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Film Review: 'Martyrs Lane'

Image c/o Shudder
Image c/o Shudder

By: Steph Cannon

Horror movies utilizing young children as the centerpiece of the story is hardly a new concept; in fact, some may say it’s overused and derivative. It’s easy to understand why this particular storytelling device is often applied, though. Children offer a precocious viewpoint into the world of the supernatural and unexplained that all can relate to, and empathize with.

MARTYRS LANE, written and directed by Ruth Platt, takes the familiar plot of a little girl in a big, old house, and offers a compelling and unique take on the supernatural overlay. Leah (Kiera Thompson) lives in a large vicarage with her parents and older sister Bex (Hannah Rae). By day, the house is in a constant state of activity, full of parishioners and the needy. It’s enough to keep her Vicar Father perpetually distracted, and her mother distant and disinterested in her needs. This leads to noticeable loneliness in Leah, allowing her ample time to wander the grounds and nearby forest, all while attempting to thwart the bullying tendencies of Bex.

Leah has a natural curiosity for both her surroundings and the details of her parents’ lives, which leads her to take a mysterious locket worn, and closely guarded by, her mother. This is the catalyst that sets off a chain of events that is the crux of the film. While the locket has the implication of being a pivotal totem that will be the most integral piece of the story, it’s merely one piece of a deeply-tangled web.

Despite this, the secrecy of the locket, plus the curl of hair contained inside consumes Leah for reasons she can’t fully comprehend. To further ignite these flames, a spectral little girl (Sienna Sayer) begins visiting Leah nightly, dressed in tattered clothes, with angel wings strapped to her back. Wings notwithstanding, there is an obvious angelic quality about this enigmatic girl, with just a twinge of dread that briefly emerges in unnerving moments.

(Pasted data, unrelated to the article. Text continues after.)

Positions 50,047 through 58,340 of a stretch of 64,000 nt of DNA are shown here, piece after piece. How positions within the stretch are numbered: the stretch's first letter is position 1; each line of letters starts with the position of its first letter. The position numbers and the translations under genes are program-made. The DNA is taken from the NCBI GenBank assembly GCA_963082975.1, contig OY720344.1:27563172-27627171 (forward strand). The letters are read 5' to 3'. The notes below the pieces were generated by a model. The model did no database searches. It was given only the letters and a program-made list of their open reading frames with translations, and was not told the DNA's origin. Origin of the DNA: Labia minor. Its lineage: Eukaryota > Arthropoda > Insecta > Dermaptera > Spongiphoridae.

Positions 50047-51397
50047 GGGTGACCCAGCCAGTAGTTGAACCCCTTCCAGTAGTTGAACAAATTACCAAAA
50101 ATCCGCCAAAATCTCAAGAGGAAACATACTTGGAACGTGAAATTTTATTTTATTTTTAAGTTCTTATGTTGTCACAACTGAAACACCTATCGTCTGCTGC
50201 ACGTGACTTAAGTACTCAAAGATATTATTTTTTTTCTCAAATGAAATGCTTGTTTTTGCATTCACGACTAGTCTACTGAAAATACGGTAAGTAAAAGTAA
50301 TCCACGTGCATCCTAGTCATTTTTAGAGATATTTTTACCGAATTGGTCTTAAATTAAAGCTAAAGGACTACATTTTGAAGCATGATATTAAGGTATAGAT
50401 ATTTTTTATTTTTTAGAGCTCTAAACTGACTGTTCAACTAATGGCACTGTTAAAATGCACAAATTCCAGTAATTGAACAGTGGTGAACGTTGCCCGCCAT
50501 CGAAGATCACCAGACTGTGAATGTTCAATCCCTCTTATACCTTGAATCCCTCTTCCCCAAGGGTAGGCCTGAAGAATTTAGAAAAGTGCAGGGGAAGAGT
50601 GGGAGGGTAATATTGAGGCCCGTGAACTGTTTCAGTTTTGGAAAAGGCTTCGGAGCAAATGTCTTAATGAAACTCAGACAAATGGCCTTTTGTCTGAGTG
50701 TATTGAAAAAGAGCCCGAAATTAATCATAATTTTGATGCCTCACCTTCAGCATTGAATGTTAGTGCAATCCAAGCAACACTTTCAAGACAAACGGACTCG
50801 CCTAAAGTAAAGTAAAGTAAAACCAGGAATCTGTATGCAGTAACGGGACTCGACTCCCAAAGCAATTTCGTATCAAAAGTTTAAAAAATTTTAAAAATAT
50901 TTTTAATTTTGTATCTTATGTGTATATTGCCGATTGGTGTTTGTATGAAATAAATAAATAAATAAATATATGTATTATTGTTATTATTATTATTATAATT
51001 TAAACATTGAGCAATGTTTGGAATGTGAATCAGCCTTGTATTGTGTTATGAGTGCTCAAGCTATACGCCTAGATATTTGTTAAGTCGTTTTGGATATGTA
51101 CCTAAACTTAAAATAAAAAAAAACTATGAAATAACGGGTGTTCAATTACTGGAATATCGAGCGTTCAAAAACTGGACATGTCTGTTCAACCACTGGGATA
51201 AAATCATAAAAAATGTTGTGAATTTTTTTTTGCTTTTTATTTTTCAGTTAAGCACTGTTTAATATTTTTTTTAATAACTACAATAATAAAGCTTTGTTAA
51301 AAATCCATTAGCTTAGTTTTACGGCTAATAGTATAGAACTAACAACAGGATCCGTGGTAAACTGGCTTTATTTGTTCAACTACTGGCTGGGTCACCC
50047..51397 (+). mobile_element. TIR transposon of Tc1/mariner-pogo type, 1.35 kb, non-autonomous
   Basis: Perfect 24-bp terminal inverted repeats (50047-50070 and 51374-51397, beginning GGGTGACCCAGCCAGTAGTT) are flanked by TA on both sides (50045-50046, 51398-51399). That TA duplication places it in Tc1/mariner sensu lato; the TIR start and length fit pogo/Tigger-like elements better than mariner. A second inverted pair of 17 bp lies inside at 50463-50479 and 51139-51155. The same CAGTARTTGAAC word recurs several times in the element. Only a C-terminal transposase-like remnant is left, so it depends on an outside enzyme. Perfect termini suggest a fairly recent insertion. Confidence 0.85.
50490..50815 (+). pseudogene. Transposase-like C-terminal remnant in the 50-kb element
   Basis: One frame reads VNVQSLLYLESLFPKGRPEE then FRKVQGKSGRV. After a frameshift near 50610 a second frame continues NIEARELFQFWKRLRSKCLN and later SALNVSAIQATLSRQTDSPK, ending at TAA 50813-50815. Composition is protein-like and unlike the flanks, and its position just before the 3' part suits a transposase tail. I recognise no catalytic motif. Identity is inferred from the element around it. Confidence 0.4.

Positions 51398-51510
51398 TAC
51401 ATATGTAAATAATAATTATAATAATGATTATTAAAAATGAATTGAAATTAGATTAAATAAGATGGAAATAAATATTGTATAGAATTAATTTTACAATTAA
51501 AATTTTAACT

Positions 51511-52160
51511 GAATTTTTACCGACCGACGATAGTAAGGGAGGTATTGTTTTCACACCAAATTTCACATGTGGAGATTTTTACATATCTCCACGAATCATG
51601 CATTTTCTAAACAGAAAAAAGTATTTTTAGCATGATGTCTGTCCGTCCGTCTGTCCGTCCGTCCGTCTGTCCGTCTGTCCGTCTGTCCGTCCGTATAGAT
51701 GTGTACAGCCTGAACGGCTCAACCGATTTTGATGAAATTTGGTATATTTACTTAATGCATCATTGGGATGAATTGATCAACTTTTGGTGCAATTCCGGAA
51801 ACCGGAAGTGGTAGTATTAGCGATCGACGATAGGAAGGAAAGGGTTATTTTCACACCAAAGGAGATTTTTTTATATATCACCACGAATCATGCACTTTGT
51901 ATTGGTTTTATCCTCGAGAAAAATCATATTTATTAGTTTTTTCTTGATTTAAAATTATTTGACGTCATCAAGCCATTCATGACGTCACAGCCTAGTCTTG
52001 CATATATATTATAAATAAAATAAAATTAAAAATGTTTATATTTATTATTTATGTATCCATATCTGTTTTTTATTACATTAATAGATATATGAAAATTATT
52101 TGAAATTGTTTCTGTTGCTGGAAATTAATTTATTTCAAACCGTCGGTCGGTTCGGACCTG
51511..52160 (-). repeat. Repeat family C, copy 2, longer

Image c/o Shudder
Image c/o Shudder

The two girls interact in a natural, believable way, playing games and hiding under sheets, while sharing secrets with one another. Leah is equal parts fascinated by, and terrified of, her new friend. The film does an excellent job of subtly playing this out in a creeping, meticulous way. Every frame feels as though it’s gliding along in an ethereal manner, which expertly sets the melancholic tone that cloaks the entire story.

As the visits from the ghostly girl become more frequent, so do her influential suggestions to Leah on how to recover that missing lock of hair. Each terse order from Leah’s ghost friend leads her into increasingly dangerous situations, all in an attempt to find what she has lost. Not only do these excursions prove futile, they also uncover other strange items that only further the secrets surrounding her family.

While the conclusion to the overall mystery isn’t that difficult to deduce, the movie’s strongest points come from the phenomenal performances of its two young leads. Both girls exude maturity and confidence in their roles that is far beyond their years, and sometimes never achieved by counterparts in the industry three times their age. Each actress has her own unique brand of expression, that relies heavily on the “show don’t tell” aspect so highly respected in performing arts. Thompson, in particular, excels at facial cues that tell the audience exactly how Leah is feeling without even uttering a sound.

Platt’s screenplay and the production design are also equally impressive. Since a large bulk of the film is viewed through Leah’s perspective, everyday objects, such as furniture and religious statues, exude an oppressive malevolence. This only adds to the eerie filter that one views MARTYRS LANE through, which culminates in the gloomy final frames. It’s a delicately-weaved, quiet ghost story that provides a profound look into the secrets families hold, and how they come back to haunt us, no matter how hard we try to bury them.

MARTYRS LANE will stream exclusively on Shudder, beginning September 9 in the US, Canada, UK, Ireland, Australia, and New Zealand.


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